The Spec Work Design Debate at SXSW: Is Spec Work Evil?

The Spec Work Design Debate at SXSW: Is Spec Work Evil?

Pro Spec Work
Jeremiah Owyang of Forrester research argues, “Spec work is here to stay and is definitely going to increase during a recession as buyers have less money…” as well as due to increased unemployment and and increase concern with personal branding.
• Jeff Howe, the author of Crowd sourcing points out the conflict as being between Journeyman vs. Young Designer. How says, “its the classic Catch 22” for the young designer to get a job.
• The CEO of Crowdspring points out that his site, 99 designs, and similar designer website.
• “On the buy side we see a range of buyers we see everything from Mom and pop to people needing designs for their personal blogs.”

Against Spec Work
AIGA is against spec design work because “Spec is design in a vacuum.” Designer needs to provide a solution that understands and integrates the clients unique “Needs, goals, and challenges.” With spec work there is no “give and take” Money from a client, “shows a commitment to that relationship.”
• “Difference between…decoration and design.”

My Take on the Spec Debate
I find myself in the gray area, like the esteemed panelist from Threadless, but decisively on the pro side as long as protections are taken to ensure exploitation in the spec work process isn’t allowed to take place. In a world of globalization and weird economies of scale, this can be difficult.

I think spec work could turn into the equivalent of digital share cropping if prices go to low. Thankfully crowd spring has minimums–I hope other follow this model to help ensure some protection for digital artists. Companies like elance and odesk have no such lower limits to ensure designers are protected.

For more about crowd sourcing, companies in the crowd sourcing space, and resources about crowdsourcing check out the post at Compassion in Politics.

You can find Jeremiah Owyang’s coverage of the spec design debate here. You can also see Andrew Hyde’s speculative work is evil.

6 responses to “The Spec Work Design Debate at SXSW: Is Spec Work Evil?

  1. Pingback: Spec Work: What Would Jesus Do?

  2. Little company

    Actually as a small company spec work from a design contest gave us a professional logo for a mere £100.
    We returned to the designer for a site design 4 months later, and now as a larger company with ACTUAL STAFF ( we began with just me as a sole trader), we regularly employ the designer once every month or so.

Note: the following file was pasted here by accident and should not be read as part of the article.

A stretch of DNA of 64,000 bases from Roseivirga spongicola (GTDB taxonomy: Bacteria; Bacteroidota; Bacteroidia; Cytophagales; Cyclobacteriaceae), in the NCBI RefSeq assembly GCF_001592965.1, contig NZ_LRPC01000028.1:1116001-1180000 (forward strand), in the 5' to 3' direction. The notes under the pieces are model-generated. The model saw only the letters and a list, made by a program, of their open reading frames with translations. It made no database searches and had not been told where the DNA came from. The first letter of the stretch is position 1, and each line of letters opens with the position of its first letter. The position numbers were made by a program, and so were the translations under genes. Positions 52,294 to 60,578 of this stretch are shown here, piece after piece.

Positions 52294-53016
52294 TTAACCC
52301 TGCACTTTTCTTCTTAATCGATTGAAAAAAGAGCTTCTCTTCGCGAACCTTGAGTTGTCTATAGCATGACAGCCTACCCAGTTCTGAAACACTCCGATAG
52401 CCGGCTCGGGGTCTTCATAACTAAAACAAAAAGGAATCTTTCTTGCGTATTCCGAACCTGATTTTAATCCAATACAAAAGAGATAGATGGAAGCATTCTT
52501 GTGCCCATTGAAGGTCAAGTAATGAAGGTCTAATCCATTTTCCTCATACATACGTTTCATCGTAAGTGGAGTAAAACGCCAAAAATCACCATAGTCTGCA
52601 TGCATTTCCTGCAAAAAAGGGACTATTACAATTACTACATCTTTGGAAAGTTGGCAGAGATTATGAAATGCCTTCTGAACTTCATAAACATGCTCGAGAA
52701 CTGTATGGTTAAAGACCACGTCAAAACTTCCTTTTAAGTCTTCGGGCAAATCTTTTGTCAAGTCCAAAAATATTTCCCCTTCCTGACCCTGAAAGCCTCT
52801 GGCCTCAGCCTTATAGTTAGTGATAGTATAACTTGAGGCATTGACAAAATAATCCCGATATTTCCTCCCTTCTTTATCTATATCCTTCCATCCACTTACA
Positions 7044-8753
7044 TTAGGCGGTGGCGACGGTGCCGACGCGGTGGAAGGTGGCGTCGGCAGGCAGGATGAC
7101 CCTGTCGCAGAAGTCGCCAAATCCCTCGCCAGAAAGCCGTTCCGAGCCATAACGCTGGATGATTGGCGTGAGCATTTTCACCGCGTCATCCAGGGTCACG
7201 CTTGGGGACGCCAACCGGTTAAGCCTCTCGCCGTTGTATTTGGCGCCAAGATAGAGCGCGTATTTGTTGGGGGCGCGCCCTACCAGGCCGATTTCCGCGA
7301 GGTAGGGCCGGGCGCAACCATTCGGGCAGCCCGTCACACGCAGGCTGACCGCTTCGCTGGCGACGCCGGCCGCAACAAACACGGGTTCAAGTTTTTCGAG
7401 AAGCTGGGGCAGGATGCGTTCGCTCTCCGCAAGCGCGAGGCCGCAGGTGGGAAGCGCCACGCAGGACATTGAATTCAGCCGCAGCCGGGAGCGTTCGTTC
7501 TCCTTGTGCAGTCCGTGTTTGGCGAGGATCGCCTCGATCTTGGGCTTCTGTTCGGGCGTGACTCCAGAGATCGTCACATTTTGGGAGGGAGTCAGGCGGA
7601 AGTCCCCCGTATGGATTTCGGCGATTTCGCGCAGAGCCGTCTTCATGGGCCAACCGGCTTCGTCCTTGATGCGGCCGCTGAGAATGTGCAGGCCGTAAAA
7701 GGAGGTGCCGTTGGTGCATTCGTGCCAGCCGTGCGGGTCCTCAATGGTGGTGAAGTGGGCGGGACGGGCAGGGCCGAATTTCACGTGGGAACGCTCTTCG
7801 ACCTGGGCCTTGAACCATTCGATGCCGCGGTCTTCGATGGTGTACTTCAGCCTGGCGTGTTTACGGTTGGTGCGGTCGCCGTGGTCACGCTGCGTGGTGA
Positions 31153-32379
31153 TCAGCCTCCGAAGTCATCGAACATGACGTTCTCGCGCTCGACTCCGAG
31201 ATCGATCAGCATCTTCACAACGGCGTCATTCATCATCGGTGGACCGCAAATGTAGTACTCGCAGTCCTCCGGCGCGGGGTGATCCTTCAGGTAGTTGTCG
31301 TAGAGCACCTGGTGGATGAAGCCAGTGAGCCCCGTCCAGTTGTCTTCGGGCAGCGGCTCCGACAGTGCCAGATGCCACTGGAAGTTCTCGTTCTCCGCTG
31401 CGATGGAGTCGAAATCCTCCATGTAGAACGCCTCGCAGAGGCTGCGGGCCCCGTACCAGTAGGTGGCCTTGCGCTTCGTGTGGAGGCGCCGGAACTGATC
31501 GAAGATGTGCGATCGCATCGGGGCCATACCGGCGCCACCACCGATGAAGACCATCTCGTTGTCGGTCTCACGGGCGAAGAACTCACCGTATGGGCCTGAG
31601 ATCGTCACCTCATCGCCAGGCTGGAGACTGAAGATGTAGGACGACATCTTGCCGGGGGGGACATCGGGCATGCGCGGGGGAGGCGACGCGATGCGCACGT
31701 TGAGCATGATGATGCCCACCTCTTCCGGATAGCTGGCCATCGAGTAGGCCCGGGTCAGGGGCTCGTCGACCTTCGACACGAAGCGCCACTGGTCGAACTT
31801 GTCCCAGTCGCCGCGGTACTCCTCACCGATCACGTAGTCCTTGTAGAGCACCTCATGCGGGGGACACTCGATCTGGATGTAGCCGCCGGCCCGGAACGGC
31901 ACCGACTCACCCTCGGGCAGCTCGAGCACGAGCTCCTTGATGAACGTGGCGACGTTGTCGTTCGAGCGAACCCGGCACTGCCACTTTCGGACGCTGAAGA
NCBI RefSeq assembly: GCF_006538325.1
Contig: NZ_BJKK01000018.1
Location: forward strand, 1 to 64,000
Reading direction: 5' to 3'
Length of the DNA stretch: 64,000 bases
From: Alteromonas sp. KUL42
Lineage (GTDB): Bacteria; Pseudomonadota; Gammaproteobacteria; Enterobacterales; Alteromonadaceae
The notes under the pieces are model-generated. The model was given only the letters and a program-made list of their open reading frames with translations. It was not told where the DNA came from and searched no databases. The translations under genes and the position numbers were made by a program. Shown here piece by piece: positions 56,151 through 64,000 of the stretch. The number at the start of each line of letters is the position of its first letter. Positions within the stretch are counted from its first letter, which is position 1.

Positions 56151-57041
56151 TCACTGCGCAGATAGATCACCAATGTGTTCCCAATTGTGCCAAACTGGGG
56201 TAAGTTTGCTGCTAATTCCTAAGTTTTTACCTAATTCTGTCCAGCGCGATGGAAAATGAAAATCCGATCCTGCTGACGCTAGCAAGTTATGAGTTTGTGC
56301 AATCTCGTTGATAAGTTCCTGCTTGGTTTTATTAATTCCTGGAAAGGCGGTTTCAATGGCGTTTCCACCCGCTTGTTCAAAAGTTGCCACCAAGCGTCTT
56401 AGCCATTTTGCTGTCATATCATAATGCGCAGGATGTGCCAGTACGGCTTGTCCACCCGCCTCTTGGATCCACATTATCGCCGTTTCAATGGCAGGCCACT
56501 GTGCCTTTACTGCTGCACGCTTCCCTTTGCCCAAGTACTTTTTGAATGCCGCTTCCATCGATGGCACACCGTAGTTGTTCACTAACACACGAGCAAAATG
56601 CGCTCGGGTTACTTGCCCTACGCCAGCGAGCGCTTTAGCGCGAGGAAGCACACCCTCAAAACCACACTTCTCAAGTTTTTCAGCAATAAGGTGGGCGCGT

Spec work is not the devil as many designers believe it is, many industries are based on spec (I have to by giving designs for security systems on commercial property, and my business is on the up).

    Why would I suffer paying a large design to a design god, when shit like this happens even (especially?) at the very top

    Speculative doesn’t neccessarily mean free, maybe just that the best design wins.

  3. Pingback: SUSTAINABLE MARKETING BLOG » Blog Archive » Portland’s Designgate and the place of spec work in a sustainable economy

  4. Pingback: The “Pros” and Cons of Spec Work | meshdairy

  5. The “Bernie Maydoff of Brands”…..interesting.

    I wonder if some version of “fair trade” spec work could be devised.

    It seems to me that those in favor banning spec work:
    1) do a disservice to bootstrapping start ups
    2) do a disservice to upcoming designers, artists, and creatives

    Would have to:
    1) do away with non paid internships (which while unfortunate in one respect are incredibly helpful on the other)
    2) do away with crowd based contests/user generated content totally.

    In a world where people are giving away designs and creative–at least these types of communities give them a way to:
    1) benchmark their professional work with others
    2) get their name and designs seen
    3) a chance to earn some money while learning their craft

    Yes, those who don’t have design skills get left behind. Unfortunately, thats capitalism. Sometimes that means a learning process and sometimes that means they are forced to choose another vocation. Those who don’t like spec work, want to ban it, and want to stigmatize those who use it–are like those who magically want to get rid of capitalism. Its not going to happen–you can’t put the genie back in the bottle. The best you can hope for is some sort of protection for designers or leveraging the system of capitalism/free markets against spec design websites (for instance by creating another community which respects the needs of designers).

    While these some of these folks take a hit now….they likely make it up in the long run in their careers. In fact, these spec design websites which allow firms to crowdsource design might help provide flexibility and income where it wouldn’t otherwise be (for instance they don’t have to take non paying internships or can have paying job while they learn the craft in their off hours while having the motivation of earning potential cash). Those who don’t like spec design forget the opportunity cost to those at the margins.

  6. More from Jeremiah Owyang on spec:

    Zeldman on spec (which links to the AIGA policy). You may also want to check out the No Spec website:

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